Many of us are quite uncomfortable "testifying" with words. We've seen people do this very poorly and been turned off, at least that's one thing that makes us leery of proclamation. I wonder, however, if the bigger reason we have trouble speaking out is just that we are scared. We aren't brave like John to speak into opposition. Or perhaps we find ourselves in different situations than John. After all, John was a speaker in the midst of speaking. What if you are a homemaker in the midst of diapers and meal making?

What are we in the midst of doing that testifies to who we are as followers of Jesus?  Thessalonians gives some advice. Rejoice always, pray without ceasing, give thanks in all circumstances..." Reading around this passage, the Christians are urged to live good lives, helping others and always seeking to do good.  I enjoy being around people who live this way, who have attitudes of joy and helpfulness and who point people toward Jesus as the light.

Lives that positively impact people around them testify loudly to the light! So, if you are a speaker, speak! If you are a worker, work! Do it all for Jesus, for others, and with joy.

Wednesday, 10 December 2014

Shut up and kiss!

Lectionary Readings for Dec. 7, 2014. Second Advent. Isaiah 40:1-11, Ps 85, 1-2, 8-13, 2 Peter 3:8-15a, Mark 1:1-8

Well, time got away from me last week, but there were some images from the scriptures that have really stuck with me. I'll share them briefly here.

1. I thought of our culture's current obsession with celebrity when I read the story from Mark. People were streaming into the desert to get a glimpse of the weirdly compelling guy in the itchy clothes. John had celebrity status, but what he did with it makes his story different. He turned away from the adulation and pointed toward Jesus as worthy of praise. Then he declared the work of preparation-road building. He wasn't asking for a red carpet to be spread out for his expensively shod soles, he was urging people to join him in picking up shovels to level the road for the real celebrity. A call to action that makes it possible for the prince of peace to come.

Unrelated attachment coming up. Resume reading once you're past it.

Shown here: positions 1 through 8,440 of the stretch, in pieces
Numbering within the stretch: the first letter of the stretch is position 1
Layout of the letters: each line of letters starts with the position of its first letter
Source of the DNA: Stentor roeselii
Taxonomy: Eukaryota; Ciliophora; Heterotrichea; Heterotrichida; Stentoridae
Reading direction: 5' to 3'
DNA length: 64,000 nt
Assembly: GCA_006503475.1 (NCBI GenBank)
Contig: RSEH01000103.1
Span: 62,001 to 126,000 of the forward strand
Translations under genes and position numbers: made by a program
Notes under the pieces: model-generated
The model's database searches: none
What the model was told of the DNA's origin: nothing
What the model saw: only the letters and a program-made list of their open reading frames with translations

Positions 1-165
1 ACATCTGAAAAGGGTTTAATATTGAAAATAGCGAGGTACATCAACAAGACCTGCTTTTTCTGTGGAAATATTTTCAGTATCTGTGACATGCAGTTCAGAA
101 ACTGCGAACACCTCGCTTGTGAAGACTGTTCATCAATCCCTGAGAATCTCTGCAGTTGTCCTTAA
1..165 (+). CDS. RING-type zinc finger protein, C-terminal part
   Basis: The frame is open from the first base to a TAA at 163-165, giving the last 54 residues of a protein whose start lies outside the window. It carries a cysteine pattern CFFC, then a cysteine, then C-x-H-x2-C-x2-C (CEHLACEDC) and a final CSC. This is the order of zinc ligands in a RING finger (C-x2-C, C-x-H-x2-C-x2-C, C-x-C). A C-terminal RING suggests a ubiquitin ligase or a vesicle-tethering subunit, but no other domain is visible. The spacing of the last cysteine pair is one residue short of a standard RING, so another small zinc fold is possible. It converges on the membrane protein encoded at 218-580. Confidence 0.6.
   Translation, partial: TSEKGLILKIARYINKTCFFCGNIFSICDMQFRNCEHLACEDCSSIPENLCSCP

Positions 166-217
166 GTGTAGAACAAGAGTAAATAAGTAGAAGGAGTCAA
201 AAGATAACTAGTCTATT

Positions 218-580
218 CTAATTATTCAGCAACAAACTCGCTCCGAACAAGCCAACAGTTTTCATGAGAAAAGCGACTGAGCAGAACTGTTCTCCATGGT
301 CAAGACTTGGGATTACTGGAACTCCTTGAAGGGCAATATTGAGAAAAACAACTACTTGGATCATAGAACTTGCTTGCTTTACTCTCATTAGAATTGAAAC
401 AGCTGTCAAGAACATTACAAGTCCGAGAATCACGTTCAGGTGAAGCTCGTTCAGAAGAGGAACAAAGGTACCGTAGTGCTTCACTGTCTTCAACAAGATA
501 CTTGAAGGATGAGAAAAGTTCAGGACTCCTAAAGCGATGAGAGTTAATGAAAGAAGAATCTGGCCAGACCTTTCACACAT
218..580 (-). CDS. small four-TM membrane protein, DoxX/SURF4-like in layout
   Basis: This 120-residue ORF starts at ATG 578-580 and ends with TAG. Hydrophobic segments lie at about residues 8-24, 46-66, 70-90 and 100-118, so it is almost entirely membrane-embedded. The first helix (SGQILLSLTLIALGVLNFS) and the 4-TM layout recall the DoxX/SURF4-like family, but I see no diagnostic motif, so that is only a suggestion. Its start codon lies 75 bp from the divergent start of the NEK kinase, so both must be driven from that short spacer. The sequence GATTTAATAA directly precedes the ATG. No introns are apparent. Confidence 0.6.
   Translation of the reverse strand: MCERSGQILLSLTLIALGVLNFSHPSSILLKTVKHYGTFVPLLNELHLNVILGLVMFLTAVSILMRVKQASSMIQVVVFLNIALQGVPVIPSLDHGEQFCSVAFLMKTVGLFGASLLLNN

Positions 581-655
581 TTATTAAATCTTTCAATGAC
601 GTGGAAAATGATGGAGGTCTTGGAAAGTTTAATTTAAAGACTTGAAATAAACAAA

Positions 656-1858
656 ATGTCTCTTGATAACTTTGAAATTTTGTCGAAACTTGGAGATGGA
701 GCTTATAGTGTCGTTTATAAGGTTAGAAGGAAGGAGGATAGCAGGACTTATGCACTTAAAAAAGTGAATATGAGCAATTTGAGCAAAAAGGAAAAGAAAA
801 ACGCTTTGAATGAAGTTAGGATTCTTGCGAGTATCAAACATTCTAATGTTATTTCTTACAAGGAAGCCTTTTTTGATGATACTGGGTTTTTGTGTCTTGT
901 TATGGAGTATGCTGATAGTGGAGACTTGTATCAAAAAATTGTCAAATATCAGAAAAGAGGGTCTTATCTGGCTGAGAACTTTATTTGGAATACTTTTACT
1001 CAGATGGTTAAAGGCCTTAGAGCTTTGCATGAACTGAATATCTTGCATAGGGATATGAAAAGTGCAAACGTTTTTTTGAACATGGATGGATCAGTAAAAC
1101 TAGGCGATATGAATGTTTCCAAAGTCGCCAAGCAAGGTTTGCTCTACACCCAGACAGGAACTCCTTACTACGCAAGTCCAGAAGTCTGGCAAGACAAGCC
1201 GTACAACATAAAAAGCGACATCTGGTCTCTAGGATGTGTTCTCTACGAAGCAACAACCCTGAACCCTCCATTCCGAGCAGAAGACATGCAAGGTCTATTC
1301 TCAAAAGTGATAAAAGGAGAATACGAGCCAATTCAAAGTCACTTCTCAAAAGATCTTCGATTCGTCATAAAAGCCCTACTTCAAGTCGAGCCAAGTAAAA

2. The psalmist has an incredible way with words. Verse 10 particularly sticks in my mind where God's rule is described. "Steadfast love and faithfulness will meet; righteousness and peace will kiss each other." I immediately think of the protracted negotiations and diplomacy needed whenever a 'peace' is brokered between nations (or even individuals) who are in dispute. TALK, TALK, feels like nothing with ever get done, nothing will get decided. But when kissing happens, the talking stops.  Perhaps sometimes we should shut up and kiss. Stop talking and get to doing the right thing because that will eventually lead to peace.

3. The 2 Peter reading contains the famous verses: "...with the Lord one day is like a thousand years, and a thousand years are like one day. The Lord is not slow about His promise, as some think of slowness, but is patient with you..."  This month, the Mennonite Central Committee is working hard to help bring Syrian refugees to Canada. They might be here in mid-December. Once a refugee claim is approved, it still takes 18 months or more for them to actually get to leave the refugee camp. The whole advent concept of time and hopefully waiting for what was promised takes on new meaning read through the lens of a refugee!

4. I can't read Isaiah 40 without the words of the hymn "Comfort, comfort, o my people" running through my head. It speaks to the needs of people feeling overwhelmed with loss. A balm for that grieving place that all of us find ourselves in at sometime in life. It is a balm, but also a promise that eventually we will be done with brokenness. Love this!